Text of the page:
Dolphin Dive! Hurghada, Red Sea
We were approached by one of the divemasters after our first dive asking where we would like to go next. Dive 2 would give us a total of 20 dives in the Red Sea and we were keen to explore new sites but mindful of time and other customers’ needs, so we redirected the question to the experienced Divemaster on board “whatever is a favorite of yours, preferably somewhere we have not been.” Good call!
Dive sites in the Red Sea revolve around the shallow plateaus that emerge from depths that can easily reach 100 meters. After lunch, the instructor approached us for a quick brief on the second dive. When we went to flip open our ‘Red Sea Dive Guide,’ he smiled and remarked “it’s not on the map.” The briefing included potential dolphin sightings.
Eager but skeptical we jumped in and upon descending immediately spotted a beautiful Bull Ray. Camera out we followed him until he lead settled down beside an Indian Walkman, who had his yellow pectoral fins out for display.
Keeping the pinnacles on our left and current on our right, as instructed, it was hard not to digress towards all the beautiful coral which flourished more so than all the mapped dive sites. Even the parrot fish were shy towards divers. My buddy and I were tossing the camera back and forth, attempting to capture everything we saw; white moray, scorpion fish, skate, box fish, coral eel (favors a sea snake but white with brown polka dots and a suction cup as a mouth) and to our great surprise, a pod of 8 dolphins in the distance! Disregarding any sense of direction, I attempted my quickest and most discrete swim towards the shadows and was able to get within 5 meters before they surfaced. Overwhelmed with ecstasy, winded, and a bit disoriented we turned back and meet another buddy team we recognized from our boat. They were waving us over to see a huge ray with a bulbous body, stubby tail and radius of almost 2 meters. However it was only moments later before the dolphins returned for a closer look!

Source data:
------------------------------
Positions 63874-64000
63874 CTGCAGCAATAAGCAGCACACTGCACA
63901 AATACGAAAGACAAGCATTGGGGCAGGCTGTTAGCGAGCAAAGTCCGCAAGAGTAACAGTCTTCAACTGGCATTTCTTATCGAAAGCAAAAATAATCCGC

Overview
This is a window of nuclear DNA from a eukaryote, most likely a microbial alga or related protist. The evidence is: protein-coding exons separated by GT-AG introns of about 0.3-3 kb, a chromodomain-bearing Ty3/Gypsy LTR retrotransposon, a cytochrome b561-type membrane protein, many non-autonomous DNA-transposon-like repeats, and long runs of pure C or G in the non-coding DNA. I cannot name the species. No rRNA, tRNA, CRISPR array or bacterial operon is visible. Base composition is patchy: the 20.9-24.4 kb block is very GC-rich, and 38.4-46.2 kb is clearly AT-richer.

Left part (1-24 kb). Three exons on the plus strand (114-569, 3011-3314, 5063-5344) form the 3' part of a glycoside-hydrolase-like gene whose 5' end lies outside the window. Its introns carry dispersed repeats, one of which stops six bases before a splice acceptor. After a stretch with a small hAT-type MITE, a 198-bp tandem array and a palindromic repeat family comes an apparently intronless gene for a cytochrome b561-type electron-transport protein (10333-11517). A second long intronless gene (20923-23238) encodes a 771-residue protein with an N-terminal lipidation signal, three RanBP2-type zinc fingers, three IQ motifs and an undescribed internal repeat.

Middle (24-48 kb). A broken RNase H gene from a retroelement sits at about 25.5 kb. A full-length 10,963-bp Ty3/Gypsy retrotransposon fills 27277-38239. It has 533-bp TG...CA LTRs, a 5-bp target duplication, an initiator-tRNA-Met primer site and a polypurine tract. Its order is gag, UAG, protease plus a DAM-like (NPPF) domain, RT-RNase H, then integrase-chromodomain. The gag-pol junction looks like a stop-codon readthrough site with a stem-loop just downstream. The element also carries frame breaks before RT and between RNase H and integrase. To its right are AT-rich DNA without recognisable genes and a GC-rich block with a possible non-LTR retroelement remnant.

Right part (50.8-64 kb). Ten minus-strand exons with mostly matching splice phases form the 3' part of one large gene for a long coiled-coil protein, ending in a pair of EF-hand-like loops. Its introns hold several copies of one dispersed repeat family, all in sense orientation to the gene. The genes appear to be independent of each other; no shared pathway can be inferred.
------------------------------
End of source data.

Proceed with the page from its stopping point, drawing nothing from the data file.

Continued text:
The pod was split into 2 groups; the youngest one stayed a few meters further away accompanied by 3 adults, the other four swam within arms reach and what appeared to be the adolescent (based on size) wove playfully between us and the largest dolphin. Eye contact was made and a sense of mutual curiosity was felt. They allowed us to swim alongside for what seems to be ages until they needed to breach for air. We were getting low on air as well with the current gaining significant strength, so we redirected ourselves towards the boat and ended the dive with big smiles and bragging rites!
‘Dolphin Dive! Hurghada, Red Sea’ was written by Hannah
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My father introduced me to diving immediately after my 12th birthday. Family holiday to the Cayman Islands and he needed a buddy. I remind him and my mother of this each time they question my reason for moving across seas, far away our land lock home town.
Dive one of my open water was in 2000 on Bloody Bay Wall, Little Cayman where I was greeted by a variety of colorful tropic fish, rays, eels, reef sharks and turtles. From then on, I holidayed south and on the coast, eager for opportunities to breathe alongside the unique marine ecosystem.
The itch to see what else the ocean had to offer increased proportionally with each dive, and in 2012 I traveled to Koh Tao, Thailand to complete my PADI Divemaster; the first level of professional qualification.
I completed my Open Water Instructor level in Vero Beach, Florida 2012 and began my teaching career in Abu Dabi, UAE. I returned to Davy Jones Locker on Koh Tao in 2013 for my Master Scuba Diver Trainer and have certified over 150 divers.
The enjoy teaching because it gives me the opportunity to introduced a part of ocean like never before seen. The grin, even with residual diving snot, students get after their first experience Scuba diving can be equally exciting as the dive itself.
When I'm not teaching, my diving interest extends to Tech, wreck and cave diving.
Personal Diving Goals:
More Caves! Diving with schools of Hammerheads, no cage Great White dive, and I suppose the Great Barrier Reef
PADI Master Scuba Diver Trainer
PADI Equipment Specialist
PADI Tec Rec Gas Blender
PADI Tech 40
BSAC Compressor Operator
TDI Intro to Cave